The journey toward the Super Bowl is now well under way with the Pittsburgh Steelers back practicing at the UPMC Rooney Sports Complex, still informally referred to as the ‘South Side’ facility. With the regular season standing in their way on the path to a Lombardi, there will be questions for them to answer along the way.
We have asked and answered a lot of questions during the preseason and through training camp, but much of the answer-seeking ends in the regular season, and teams simply have to make do with what they have available to them. Still, there will always be questions for us.
You can rest assured that we have the questions, and we will be monitoring the developments in the regular season and beyond as they develop, looking for the answers as we evaluate the makeup of the Steelers on their way back to the Super Bowl, after reaching the AFC Championship game last season for the first time in more than half a decade.
Question: Is all the doom and gloom justified for a team that is 3-2 and in the lead in their division?
Let’s just throw out a very quick reminder here. Through nine games last season, the Steelers had a losing record. They reached the AFC Championship game. So being in first place in the AFC North through five games shouldn’t have people running for tent poles with which to prop up the falling sky.
But it’s not the record, of course. It’s not that at all, really. I think even the more pessimistic of us are likely to acknowledge that this team should be able to make the postseason. But this isn’t a team that’s just looking to make it to the dance. They want to be crowned at the end of the night.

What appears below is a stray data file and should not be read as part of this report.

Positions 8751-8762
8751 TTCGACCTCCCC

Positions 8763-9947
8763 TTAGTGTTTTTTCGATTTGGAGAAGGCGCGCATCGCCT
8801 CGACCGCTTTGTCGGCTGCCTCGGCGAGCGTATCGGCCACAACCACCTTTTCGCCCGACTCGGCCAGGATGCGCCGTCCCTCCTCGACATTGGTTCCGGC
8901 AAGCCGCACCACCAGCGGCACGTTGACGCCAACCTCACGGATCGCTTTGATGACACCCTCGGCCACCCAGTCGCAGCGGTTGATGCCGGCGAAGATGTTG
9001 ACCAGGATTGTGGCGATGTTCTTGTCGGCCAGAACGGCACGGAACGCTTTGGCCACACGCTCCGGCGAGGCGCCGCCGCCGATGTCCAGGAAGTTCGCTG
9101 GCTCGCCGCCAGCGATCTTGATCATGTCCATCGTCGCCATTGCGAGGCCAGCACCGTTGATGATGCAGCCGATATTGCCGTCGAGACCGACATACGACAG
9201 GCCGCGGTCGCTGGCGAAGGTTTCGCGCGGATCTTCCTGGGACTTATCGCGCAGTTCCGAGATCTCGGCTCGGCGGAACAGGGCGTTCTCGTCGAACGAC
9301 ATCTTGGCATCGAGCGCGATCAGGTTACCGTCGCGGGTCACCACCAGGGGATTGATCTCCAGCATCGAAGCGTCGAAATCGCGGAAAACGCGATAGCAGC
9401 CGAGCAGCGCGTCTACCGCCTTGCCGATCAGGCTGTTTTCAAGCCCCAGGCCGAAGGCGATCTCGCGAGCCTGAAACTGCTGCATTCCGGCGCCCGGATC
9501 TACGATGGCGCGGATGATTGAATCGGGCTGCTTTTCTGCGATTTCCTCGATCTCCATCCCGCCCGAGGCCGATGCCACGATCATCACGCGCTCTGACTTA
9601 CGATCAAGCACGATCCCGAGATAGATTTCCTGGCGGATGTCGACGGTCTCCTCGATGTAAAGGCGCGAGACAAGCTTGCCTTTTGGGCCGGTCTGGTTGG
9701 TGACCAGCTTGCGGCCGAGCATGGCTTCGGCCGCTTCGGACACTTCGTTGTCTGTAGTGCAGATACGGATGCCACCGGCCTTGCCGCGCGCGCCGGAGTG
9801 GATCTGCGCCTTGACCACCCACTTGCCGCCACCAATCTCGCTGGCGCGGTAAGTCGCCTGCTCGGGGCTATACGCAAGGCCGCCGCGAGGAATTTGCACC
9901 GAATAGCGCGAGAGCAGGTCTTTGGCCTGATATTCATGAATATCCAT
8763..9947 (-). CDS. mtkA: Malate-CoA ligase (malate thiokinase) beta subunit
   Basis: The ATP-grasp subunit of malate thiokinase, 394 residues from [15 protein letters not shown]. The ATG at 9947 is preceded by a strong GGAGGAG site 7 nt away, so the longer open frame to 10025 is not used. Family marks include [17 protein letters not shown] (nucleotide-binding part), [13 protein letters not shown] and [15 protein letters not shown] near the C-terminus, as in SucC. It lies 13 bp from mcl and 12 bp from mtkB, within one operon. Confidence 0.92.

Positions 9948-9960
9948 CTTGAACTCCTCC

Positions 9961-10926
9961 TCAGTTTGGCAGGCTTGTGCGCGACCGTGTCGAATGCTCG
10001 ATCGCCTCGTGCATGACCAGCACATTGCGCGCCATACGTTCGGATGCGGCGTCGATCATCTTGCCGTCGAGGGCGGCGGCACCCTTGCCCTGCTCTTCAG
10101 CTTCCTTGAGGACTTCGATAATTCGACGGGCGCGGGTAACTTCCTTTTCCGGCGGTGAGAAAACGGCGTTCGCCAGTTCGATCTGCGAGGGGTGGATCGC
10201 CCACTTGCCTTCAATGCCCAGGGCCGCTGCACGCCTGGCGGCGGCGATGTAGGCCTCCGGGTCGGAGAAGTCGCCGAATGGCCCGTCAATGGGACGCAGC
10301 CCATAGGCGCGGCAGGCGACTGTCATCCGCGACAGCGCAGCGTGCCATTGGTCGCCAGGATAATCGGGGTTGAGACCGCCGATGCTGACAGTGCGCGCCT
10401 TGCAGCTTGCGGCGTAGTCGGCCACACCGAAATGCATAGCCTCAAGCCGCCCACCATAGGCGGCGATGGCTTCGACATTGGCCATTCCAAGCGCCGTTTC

This season is all about winning the Super Bowl, and yesterday, their quarterback didn’t look anything like somebody who could accomplish that for them. And they don’t have the defense, nor to they play in the age, that would allow them to carry a shaky quarterback across the finish line.
No matter how amazing Antonio Brown or Le’Veon Bell or Ryan Shazier or Cameron Heyward might be, in today’s league, it is almost universally true that a team can only go as far as its quarterback is able to pull the rest of the group along.
Ben Roethlisberger has not really at any point this season looked like Atlas holding up the weight of the world—if anything, something more akin to Wile E. Coyote getting run over by a boulder.
But he’s gotten off to slow starts before. It hasn’t been uncommon. And yesterday’s interception tally was a domino effect.
He’s not going to throw five interceptions every game. And he is going to throw touchdown passes again. He is not suddenly a terrible quarterback overnight. He can bounce back, and he will definitely play better. The question really is, can he play well enough to properly honor the memory of Dan Rooney in the only fitting way, but hoisting the Lombardi Trophy?